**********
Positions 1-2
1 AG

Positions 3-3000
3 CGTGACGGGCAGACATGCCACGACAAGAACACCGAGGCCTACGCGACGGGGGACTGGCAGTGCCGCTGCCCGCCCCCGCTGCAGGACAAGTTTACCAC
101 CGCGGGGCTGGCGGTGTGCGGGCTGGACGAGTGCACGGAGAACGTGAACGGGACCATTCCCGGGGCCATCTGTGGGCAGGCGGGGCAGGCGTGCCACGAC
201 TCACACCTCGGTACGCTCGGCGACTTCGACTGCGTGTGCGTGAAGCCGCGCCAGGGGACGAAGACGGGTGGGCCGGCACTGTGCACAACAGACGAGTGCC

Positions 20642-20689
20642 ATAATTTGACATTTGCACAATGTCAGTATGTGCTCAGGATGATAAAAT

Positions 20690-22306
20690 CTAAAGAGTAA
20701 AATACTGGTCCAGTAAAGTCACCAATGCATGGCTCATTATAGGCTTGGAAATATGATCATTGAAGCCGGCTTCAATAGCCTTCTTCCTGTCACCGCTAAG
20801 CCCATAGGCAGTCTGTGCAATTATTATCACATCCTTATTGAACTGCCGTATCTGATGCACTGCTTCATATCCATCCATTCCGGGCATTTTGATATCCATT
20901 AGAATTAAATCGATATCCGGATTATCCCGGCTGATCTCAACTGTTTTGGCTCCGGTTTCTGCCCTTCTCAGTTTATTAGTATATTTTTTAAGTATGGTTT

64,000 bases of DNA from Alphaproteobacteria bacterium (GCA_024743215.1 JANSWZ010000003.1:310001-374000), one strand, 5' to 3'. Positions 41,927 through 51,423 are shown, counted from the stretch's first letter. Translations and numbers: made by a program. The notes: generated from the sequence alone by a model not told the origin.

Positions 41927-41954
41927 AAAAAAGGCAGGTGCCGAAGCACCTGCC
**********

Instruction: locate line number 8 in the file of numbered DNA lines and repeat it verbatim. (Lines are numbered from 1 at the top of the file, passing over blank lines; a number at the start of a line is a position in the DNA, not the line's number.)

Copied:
20642 ATAATTTGACATTTGCACAATGTCAGTATGTGCTCAGGATGATAAAAT